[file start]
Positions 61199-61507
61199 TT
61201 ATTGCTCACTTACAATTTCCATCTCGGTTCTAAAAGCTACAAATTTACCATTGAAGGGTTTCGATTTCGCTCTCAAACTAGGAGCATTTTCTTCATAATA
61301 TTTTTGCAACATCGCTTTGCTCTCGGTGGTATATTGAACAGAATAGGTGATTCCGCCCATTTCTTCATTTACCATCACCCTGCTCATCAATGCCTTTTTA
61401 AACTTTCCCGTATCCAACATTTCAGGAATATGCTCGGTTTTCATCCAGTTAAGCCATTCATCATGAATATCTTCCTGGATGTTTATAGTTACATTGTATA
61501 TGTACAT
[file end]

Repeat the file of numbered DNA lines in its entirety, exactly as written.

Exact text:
Positions 61199-61507
61199 TT
61201 ATTGCTCACTTACAATTTCCATCTCGGTTCTAAAAGCTACAAATTTACCATTGAAGGGTTTCGATTTCGCTCTCAAACTAGGAGCATTTTCTTCATAATA
61301 TTTTTGCAACATCGCTTTGCTCTCGGTGGTATATTGAACAGAATAGGTGATTCCGCCCATTTCTTCATTTACCATCACCCTGCTCATCAATGCCTTTTTA
61401 AACTTTCCCGTATCCAACATTTCAGGAATATGCTCGGTTTTCATCCAGTTAAGCCATTCATCATGAATATCTTCCTGGATGTTTATAGTTACATTGTATA
61501 TGTACAT